#1
Jan213, 02:27 PM

P: 1,027

Consider stochastic process ##X(t)## with properties
$$ \langle X(t) \rangle = 0, $$ $$ \langle X(t) X(t\tau) \rangle = C_0e^{\tau/\tau_c}. $$ For example, the position of a Brownian particle in harmonic potential can be described by ##X##. In that case, the probability distribution will be Gaussian, i.e. $$ \frac{dp}{dX} (X) = Ae^{\frac{X^2}{2\sigma^2}} $$ with some ##A, \sigma##. Do you know some example of a stochastic process ##X## with the above two properties (average value and correlation function) which however does not have Gaussian probability distribution? 



#2
Jan213, 06:47 PM

P: 4,570

Hey Jano L.
If the solution to this process implies a unique form for the Moment Generating Function then the answer to your question is no since a particular MGF implies a unique form of a distribution. 



#3
Jan313, 05:58 PM

P: 1,027

Well, I do not know the MGF for that process. I think I cannot determine it just from those two properties.
I just know those two averages. I think there are different processes than Gaussian with the above properties, so I was wondering whether there is some good example...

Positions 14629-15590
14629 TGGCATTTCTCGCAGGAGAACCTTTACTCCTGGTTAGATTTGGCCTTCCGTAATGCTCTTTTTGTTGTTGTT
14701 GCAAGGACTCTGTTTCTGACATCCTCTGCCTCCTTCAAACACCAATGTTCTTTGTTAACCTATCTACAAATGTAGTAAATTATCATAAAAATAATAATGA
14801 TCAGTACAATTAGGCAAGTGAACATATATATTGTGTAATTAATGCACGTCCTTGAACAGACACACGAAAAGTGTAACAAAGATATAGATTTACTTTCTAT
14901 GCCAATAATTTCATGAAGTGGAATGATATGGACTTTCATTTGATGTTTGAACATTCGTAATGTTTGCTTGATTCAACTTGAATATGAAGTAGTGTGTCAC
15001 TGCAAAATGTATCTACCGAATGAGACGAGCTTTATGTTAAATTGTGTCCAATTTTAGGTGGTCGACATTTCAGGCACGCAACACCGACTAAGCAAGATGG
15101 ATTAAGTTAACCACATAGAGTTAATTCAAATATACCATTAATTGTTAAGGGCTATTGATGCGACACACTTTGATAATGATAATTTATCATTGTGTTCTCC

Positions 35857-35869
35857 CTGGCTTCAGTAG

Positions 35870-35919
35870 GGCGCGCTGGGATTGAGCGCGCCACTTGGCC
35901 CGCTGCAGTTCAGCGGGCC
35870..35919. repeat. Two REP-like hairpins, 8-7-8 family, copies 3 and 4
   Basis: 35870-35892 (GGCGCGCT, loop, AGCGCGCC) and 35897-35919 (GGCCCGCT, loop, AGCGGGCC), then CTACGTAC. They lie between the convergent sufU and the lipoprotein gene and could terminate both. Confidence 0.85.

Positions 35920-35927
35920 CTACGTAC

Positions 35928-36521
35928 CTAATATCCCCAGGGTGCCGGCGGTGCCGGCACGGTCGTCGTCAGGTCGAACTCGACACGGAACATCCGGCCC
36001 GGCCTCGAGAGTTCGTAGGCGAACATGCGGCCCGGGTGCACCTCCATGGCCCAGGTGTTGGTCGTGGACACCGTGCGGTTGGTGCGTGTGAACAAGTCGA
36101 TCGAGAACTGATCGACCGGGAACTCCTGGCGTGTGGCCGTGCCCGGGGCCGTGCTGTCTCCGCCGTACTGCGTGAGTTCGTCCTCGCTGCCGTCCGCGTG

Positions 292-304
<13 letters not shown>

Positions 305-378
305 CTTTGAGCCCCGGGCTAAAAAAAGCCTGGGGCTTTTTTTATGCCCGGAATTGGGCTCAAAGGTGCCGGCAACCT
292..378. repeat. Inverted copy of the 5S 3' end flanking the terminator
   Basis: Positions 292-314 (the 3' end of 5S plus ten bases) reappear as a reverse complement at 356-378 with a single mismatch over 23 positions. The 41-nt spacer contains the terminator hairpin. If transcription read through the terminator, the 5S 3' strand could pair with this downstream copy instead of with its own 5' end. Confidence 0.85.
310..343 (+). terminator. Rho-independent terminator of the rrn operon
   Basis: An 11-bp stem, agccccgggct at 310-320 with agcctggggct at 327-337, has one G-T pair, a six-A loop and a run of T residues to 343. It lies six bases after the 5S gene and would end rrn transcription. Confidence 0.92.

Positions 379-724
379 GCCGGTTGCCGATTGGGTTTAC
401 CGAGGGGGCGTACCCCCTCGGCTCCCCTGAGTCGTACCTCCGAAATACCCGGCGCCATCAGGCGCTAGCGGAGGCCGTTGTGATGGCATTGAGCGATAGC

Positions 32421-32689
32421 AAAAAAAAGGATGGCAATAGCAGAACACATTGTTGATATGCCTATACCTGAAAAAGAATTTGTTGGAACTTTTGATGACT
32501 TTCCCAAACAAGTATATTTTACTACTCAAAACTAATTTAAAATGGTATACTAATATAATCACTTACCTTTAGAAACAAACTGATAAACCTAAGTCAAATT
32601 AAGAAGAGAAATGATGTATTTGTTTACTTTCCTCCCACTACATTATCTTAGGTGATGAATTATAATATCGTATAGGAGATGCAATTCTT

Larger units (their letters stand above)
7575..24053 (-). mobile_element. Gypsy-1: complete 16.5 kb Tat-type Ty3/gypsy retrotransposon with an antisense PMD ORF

#4
Jan313, 07:22 PM

P: 4,570

Example of a nonGaussian stochastic process?
If you can show some kind of uniqueness for MGF, characteristic function, or any other attribute that unique describes a distribution (or family of distributions) then you can show it is unique.
Can you relate p or its derivative to one of the above attributes? 



#5
Jan413, 09:31 AM

P: 1,027

No, I do not think so. I think the properties I know (see OP) do not define the MGF or probability distribution completely. I was just wondering about some concrete example of such process, which would have those two properties from OP but be nonGaussian.



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